To gain more parent participation we all send a monthly calendar and reading log home with the children. The activities cover all domains and various concepts for the month. The activities do not require the parents to purchase anything, but do require them to spend a few minutes of quality time with their children.

      I wish parents had to take at least half the required classes that teachers have to attend every year. If they understood more the importance of things such as socialization and social/emotional knowledge and skills, they may better understand what is required to raise a child positively.

      • Jaculin Flanagan says:

        I’ve been a preschool teacher for ten years. I am lucky to have parents that get how much time i put in on my own spare time. .though I’ll never get rich, I am blessed everyday with great parents.

  • Cari says:

    As a Preschool Teacher I do understand and relate to this article. I’ve had the pleasure to work with bright young talented teachers who like me the children are our number one Passion they make our days rewarding and special. I hope that people realize that Teacher are a special part of the Children that walk into our classrooms including the parents and extended family. It definitely takes a Village to raise a Child !!

  • Lara says:

    As an early childhood teacher and being in the field for over 12 years. We are underpaid and our job is not recognized even it’s the most important and the foundation of this children. God bless every daycares teachers underpaid but we keep our smiles On and we teach our students….

  • Kim says:

    Wow!! Thank you so much for your uplifting words of encouragement. We are so misunderstood, not to mention overlooked. We give childern the fundamental needs that are important for thelr developmental early stagies of their life. Which ppl dont seem to really pay attention too…
    Reading this article made me realize someone really do care, and how much of a impact we really are. It starts with us; we are the one’s that build, produce, intercede and so much more to formulate the foundation.

  • Rachel says:

    I’m a teacher in early headstart
    I love teaching my little ones. I just don’t think people understand what it really takes to get children ready to be in a “school environment”. This article was spot on in addressing some major issues. It really upsets me when I hear someone referring to me as a babysitter. As far as I’m aware I have never sat on a baby.

  • Carolyne omondi says:

    Child care workers are underpaid overlooked and disrespected because majority are women and that’s a fact.

  • Ruksana says:

    I do agree with all the preschool teachers that we are looked upon like a baby sitter. I worked for couple of years as a Montessori teacher and was paid on 10$ an HR in Houston Texas. Me being a single parent could not sustain. Besides most of the day cares will not hire you full time because they donot want to give you health benefits. Where I worked as a Montessori teacher, the school offered me from 8 am to 2pm to by pass any benefits…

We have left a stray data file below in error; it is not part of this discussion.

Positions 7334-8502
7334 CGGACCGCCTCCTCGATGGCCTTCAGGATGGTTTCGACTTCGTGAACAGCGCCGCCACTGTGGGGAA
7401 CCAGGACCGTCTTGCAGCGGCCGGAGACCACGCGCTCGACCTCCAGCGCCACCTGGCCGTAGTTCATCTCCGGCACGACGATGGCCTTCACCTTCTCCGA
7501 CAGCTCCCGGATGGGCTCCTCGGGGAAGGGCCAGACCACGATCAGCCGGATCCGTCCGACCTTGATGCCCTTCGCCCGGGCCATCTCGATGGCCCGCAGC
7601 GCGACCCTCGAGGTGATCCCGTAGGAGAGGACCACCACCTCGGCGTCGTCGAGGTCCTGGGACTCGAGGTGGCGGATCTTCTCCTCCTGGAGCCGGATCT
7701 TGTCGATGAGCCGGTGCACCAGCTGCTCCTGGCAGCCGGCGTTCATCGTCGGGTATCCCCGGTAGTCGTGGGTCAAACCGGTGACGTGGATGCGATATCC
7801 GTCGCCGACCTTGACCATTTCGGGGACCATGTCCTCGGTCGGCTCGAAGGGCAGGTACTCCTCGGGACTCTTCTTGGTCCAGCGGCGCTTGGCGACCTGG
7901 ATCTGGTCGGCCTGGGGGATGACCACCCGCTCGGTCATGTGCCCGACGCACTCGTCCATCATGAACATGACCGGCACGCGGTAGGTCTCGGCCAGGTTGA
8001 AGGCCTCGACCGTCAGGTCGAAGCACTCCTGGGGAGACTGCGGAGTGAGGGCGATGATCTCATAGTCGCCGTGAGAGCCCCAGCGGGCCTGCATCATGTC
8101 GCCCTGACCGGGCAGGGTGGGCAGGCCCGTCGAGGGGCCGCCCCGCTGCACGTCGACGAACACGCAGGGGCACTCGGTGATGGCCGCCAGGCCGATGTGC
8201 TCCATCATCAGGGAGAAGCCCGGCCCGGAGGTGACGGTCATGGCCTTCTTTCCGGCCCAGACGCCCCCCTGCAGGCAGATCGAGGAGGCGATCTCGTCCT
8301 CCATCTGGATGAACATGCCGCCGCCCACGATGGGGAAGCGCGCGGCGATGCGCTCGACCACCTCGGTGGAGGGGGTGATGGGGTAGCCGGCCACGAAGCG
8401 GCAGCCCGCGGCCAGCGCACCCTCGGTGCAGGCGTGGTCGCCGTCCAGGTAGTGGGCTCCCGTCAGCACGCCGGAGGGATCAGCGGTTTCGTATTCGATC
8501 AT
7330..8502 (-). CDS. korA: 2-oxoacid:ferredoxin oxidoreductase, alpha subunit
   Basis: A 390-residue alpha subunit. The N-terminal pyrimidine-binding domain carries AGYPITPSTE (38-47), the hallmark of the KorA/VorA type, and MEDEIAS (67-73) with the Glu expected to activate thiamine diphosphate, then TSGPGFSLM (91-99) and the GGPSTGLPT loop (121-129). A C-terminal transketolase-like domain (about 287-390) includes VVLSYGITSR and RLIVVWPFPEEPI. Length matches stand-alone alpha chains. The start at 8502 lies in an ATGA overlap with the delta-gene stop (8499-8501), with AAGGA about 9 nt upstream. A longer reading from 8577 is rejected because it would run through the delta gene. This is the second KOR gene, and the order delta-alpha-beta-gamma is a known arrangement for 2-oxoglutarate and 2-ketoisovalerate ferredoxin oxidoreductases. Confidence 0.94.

• Debbie says:

      Yes we are underpaid, but for me it is a calling to do this work. I have been a preschool teacher for almost 40 years at the same faith-based center. It has taken all these years to make just over
      $ 13.00 an hour. I also have a degree. I think sometimes parents don’t realize how much of our own money we use in our classrooms, but you make sacrifices to do the job you love. Not sure if we will be able to survive this virus, and remain open.

  • Marcia says:

    Marcia . What an article the public needs to pay attention now that the need for learning care is so great. Thank you for pointing out the discrepancies of this most impirtant profession but so disrespected and underpayed field.
    Believe me any one in this work field more than three years is not there for the money(none) he/she stayes because of the love of the children. We get satisfaction seeing the light bulb go on in their heads.

  • Susan Stockman says:

    Thank you so very much for this article. I have been in early childhood education for over 30 years. Things are slow to change about my field but articles like this one help to keep parents and other aware of the importance of what we do in early childhood education.

  • Hilary says:

    I have a Master’s degree and have been a Montessori preschool teacher since 1972. Although I managed to save enough money to buy a house (3 jobs), no one would write me a mortgage because of my student loan debt, even though I’m on an time-sensitive repayment plan and never earn enough in a month to have to make a payment and the loan will be forgiven in 10 years.. Also, the quality rating programs are totally geared towards play-based curriculums with nothing for purpose-based curriculum like the Montessori method, which has proved itself to successfully promote higher learning skills in all areas than traditional Nursery school curricula.

  • Tracy E Redfern says:

    Worksheets sent home for a preschooler???? Hnmm, if THAT is happening, it says a whole lot about what that teacher and/or preschool actually know about what quality preschool education looks like. I’d advise that parent to find another preschool!!!